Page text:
Groundworks, a local youth-oriented music and art organization, is making some noise in the Tucson area by providing Tucson’s young artists with a safe community space to get creative.
Groundworks is a nonprofit organization that strives to make art education available to youth in the community. The team of musicians, artists and educators are working together to help promote creativity and talent in Tucson’s youth arts community, according to Groundworks’ website.
“We wanted to create and make sure that there is a place so that youth, not necessarily children, but people in their teens, people in college, have a kind of dedicated space. So it's really just about building a community for young people here in Tucson,” said Logan Greene, Groundworks’ executive director and University of Arizona alumnus.
The Groundworks team solidified their idea of creating an organization in late 2018, eventually working their way up to earning the organization’s nonprofit status in the spring of 2019 and recently acquiring a building for the organization earlier this year, according to Sophie McTear, Groundworks’ managing director.
“I love being able to work with Logan on something we both have dedicated our lives to, art and music. I also love being able to lift up and promote young artists and musicians and provide a safe space to share their work with other people who are interested in similar things,” McTear said in an email. “When I was fresh out of high school, I found community in my local music scene in Washington, D.C. and I hope to be able to provide that to the next generation of young people in a city like Tucson that has so many amazing artists and musicians, youth and adults alike.”
Groundworks offers local musicians and artists a dedicated community space, including recording studios, a live-music venue and an art gallery to create and showcase their work, according to the website.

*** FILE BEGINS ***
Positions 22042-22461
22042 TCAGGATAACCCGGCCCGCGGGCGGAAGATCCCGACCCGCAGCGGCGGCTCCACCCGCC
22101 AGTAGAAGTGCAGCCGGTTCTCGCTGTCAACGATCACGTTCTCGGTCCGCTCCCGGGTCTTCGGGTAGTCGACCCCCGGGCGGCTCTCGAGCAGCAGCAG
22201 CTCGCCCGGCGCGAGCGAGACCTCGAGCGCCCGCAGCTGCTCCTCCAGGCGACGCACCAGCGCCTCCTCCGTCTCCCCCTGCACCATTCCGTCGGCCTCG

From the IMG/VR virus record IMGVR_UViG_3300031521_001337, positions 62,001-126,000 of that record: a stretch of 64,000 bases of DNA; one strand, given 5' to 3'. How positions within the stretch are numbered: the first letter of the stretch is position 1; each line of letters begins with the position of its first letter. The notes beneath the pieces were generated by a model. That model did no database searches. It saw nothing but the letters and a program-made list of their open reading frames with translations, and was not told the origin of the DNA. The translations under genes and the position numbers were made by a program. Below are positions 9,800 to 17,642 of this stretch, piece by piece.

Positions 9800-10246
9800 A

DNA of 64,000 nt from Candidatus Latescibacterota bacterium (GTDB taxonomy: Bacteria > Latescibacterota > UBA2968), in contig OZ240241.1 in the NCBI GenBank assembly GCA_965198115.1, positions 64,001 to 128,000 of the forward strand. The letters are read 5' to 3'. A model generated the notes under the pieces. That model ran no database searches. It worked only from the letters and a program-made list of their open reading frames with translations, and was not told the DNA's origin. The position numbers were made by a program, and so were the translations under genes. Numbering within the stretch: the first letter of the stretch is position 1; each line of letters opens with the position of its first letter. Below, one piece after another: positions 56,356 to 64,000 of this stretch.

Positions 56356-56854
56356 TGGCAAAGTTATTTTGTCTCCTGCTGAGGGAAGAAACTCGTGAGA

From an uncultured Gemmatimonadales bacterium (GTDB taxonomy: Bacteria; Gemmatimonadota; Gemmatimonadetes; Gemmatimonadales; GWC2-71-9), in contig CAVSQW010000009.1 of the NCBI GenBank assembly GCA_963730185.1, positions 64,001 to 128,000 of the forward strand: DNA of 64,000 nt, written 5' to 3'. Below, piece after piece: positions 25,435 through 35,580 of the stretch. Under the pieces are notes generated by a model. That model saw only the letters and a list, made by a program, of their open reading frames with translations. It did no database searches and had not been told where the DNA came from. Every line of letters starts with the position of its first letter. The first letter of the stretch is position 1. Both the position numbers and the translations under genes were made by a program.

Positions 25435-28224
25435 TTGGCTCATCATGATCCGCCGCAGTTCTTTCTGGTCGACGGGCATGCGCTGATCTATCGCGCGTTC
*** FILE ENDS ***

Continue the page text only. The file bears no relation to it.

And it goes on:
“We are renting the space to bands for band practices," Greene said. "We're also allowing the space to be rented for things, like if somebody wanted to make a music video, or if an artist needed some studio spaces so that they could have a place to make a mess because maybe their apartment is not a good place for that or whatever."
Additionally, local artists can submit their work to be featured in Groundworks’ 150-square-foot gallery. Groundworks focuses on artists who are underrepresented, including members of the Black, Indigenous and People of Color and LGBTQIA+ communities, according to Groundworks’ website.
“I think the cool thing about Groundworks compared to other art and music programs in Tucson are how inclusive they are of different people from different backgrounds, with different stories and the one thing in common we all have is our love for art/music,” Karen Jacquez, a local Tucson artist featured in Groundworks’ art gallery, said in an Instagram direct message.
On Sept. 12, Groundworks held its virtual grand opening on its website. The virtual grand opening allowed visitors to experience an interactive 3-D model of the inside of their building, according to Greene.
“It’s hard to compare it to what our initial grand opening in April would have been like in person, but considering the circumstances of a global pandemic, I think it went really well...We got a lot of nice feedback and I think the interactive virtual tour was unlike anything I’d seen before, so I was proud of that definitely. It’s still available on our website to view,” McTear said in an email.
Since COVID-19 hindered Groundworks’ original plans to host art education classes in-person, Groundworks is currently working on operating virtually for the time being, according to Greene.
“One of the things we're going to be doing into the fall, and hopefully into the winter, is creating online [content]," Greene said. "Whether it be a YouTube series where people can view different local artists showing off their talents and showing how they can how to do their art, or a Zoom class or something like a Google Drive that has step-by-step instructions that somebody could be learning at their own pace, like self-paced learning that is more text-based and less video-based and things like that,”
Despite the pandemic, Groundworks is still here to serve and promote Tucson’s local youth art scene for the foreseeable future, according to Greene.
“I think the main idea is that we really need to be able to weather the storm that is this global pandemic and be able to provide our community with resources and togetherness even when we can’t physically be together," McTear said in an email. "I hope that in 5 or 10 years, we are still around, that the pandemic is squelched and that we are able to gather in person for all-ages shows and classes like we’ve always planned. We want Groundworks to become an institution in Tucson. We want young people to know that they have a place here."
For more information about Groundworks, visit their website.
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